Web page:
Yours sincerely
Pat Murison
Public Communications Unit
www.education.gov.uk

15 January 2011 – Mark Walker to Department of Education:

Can you define 'extremism' please?

Regards,
Mark Walker

13 February 2011 – Department of Education to Mark Walker:

Dear Mr Walker

Thank you for your further email of 15 January. I apologise for the delay in sending you a response.
My earlier reply explained the Government’s intentions for regulating the teaching profession and addressing extremism, as well as details of some of the measures that are currently in place in schools.
We have now introduced a new Education Bill which sets out in more detail our plans to regulate the profession. Our intention is to simplify arrangements associated with the conduct and professionalism of teachers and ensure that heads and governors have the right measures to deal effectively with issues and behaviour, including those associated with extremism where it occurs in schools.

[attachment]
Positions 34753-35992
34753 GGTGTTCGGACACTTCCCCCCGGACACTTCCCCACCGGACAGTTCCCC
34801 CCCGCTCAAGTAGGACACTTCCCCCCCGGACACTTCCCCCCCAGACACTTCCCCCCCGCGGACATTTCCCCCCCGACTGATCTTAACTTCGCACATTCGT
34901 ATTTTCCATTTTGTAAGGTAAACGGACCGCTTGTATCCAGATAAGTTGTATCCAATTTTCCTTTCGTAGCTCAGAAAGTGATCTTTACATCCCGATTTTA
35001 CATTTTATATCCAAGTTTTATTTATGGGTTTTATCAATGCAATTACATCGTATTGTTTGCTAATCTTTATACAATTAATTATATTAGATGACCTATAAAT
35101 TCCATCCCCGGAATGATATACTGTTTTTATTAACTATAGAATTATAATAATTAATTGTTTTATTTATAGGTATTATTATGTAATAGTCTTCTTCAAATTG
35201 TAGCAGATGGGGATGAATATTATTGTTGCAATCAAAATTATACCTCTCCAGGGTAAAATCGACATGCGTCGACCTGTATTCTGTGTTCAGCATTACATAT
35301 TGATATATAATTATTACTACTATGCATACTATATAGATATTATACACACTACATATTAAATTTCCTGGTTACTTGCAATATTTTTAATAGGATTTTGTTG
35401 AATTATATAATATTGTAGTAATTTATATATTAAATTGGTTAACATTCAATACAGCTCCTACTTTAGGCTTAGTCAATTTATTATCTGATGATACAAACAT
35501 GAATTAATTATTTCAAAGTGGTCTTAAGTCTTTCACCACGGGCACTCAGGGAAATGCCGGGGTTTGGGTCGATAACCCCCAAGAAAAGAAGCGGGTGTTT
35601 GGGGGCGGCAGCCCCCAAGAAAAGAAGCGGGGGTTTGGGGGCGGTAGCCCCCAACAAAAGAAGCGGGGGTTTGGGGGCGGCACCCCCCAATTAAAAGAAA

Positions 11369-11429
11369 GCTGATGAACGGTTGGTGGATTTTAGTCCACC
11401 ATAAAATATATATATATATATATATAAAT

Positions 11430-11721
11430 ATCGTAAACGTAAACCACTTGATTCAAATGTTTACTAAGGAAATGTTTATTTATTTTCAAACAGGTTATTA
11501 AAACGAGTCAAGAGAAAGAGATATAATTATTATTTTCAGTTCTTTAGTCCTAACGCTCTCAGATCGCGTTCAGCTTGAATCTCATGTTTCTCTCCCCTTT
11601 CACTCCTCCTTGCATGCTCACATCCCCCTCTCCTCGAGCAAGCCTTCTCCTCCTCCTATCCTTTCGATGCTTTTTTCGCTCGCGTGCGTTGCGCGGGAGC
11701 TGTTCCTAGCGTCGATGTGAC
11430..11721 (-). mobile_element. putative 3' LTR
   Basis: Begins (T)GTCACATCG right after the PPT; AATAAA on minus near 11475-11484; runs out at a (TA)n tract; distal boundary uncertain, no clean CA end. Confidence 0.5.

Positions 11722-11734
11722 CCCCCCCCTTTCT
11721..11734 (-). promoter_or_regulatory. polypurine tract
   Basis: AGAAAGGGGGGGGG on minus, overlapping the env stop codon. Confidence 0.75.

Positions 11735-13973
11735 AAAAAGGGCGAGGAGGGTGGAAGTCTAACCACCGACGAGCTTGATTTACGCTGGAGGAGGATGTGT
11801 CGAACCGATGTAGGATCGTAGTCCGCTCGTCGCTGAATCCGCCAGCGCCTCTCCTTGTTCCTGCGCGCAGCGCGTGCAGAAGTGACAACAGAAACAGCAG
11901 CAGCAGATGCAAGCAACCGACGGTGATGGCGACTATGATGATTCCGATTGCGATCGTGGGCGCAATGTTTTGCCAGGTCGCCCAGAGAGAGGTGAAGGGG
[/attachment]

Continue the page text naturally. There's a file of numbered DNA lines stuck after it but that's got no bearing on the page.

In doing so our aim is to avoid the introduction of prescriptive measures and avoid unnecessary definitions by introducing simple measures that rely on the professional judgement of school leaders. Further details will be announced once we are in a position to do so.

Yours sincerely

Pat Murison
Public Communications Unit
www.education.gov.uk

13 February 2011 – Mark Walker to Department of Education:

Dear Mr. Murison,

I asked you to define 'extremism'. You seem to have a problem in doing so. Are you suggesting that I am an extremist, whatever one of them is?

Regards,
Mark Walker

7 April 2011 – Department of Education to Mark Walker:

Dear Mr Walker

Thank you for your further email of 13 February asking about the definItion of extremism. I apologise for the delay in sending you a response.

I appreciate that you are seeking a Departmental definition, however as explained previously we believe this approach to be unnecessary and confirm that the Department has no intention to do so. There is nothing further that we can now add and as such do not intend to respond further on this issue

Yours sincerely
Pat Murison
Public Communications Unit
www.education.gov.uk